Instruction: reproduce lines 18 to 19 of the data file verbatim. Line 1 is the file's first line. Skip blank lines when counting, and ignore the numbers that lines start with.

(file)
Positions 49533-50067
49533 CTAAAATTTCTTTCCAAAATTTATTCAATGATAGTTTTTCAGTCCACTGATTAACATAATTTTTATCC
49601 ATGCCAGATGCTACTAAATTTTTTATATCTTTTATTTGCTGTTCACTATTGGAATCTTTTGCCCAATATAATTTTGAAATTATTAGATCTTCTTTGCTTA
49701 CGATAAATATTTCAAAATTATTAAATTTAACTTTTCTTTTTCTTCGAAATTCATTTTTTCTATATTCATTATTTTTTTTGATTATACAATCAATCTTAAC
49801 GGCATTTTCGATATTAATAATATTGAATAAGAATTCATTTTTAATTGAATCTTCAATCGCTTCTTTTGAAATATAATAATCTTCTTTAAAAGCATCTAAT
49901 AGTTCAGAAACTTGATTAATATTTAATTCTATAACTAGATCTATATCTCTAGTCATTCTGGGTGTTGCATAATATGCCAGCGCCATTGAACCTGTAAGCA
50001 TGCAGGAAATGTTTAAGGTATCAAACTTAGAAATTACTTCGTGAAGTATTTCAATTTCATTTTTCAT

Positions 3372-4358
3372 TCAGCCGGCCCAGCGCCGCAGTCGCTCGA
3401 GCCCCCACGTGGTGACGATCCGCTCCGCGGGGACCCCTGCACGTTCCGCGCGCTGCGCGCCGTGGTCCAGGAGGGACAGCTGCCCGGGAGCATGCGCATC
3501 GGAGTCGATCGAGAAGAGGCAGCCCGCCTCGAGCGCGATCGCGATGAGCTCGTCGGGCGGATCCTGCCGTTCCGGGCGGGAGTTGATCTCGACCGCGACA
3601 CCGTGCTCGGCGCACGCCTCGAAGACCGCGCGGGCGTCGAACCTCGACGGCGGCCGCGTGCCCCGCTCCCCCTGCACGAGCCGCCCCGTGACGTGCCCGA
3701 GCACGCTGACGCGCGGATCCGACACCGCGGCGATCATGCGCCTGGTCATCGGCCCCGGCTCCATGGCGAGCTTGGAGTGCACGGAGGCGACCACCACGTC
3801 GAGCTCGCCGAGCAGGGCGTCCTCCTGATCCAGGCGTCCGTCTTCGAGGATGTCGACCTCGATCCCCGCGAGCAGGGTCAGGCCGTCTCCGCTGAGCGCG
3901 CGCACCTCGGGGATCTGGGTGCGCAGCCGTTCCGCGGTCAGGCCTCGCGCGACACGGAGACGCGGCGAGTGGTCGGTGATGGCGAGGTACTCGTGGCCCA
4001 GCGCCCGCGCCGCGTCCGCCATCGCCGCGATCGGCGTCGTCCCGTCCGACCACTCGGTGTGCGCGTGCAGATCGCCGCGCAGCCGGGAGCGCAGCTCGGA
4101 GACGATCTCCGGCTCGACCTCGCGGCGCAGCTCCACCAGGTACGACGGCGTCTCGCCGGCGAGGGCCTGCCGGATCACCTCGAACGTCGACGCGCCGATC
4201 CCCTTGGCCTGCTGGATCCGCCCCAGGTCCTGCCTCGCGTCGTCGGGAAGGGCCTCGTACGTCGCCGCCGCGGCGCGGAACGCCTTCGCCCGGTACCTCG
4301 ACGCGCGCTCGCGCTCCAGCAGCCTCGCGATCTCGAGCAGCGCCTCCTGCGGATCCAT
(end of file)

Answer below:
4201 CCCTTGGCCTGCTGGATCCGCCCCAGGTCCTGCCTCGCGTCGTCGGGAAGGGCCTCGTACGTCGCCGCCGCGGCGCGGAACGCCTTCGCCCGGTACCTCG
4301 ACGCGCGCTCGCGCTCCAGCAGCCTCGCGATCTCGAGCAGCGCCTCCTGCGGATCCAT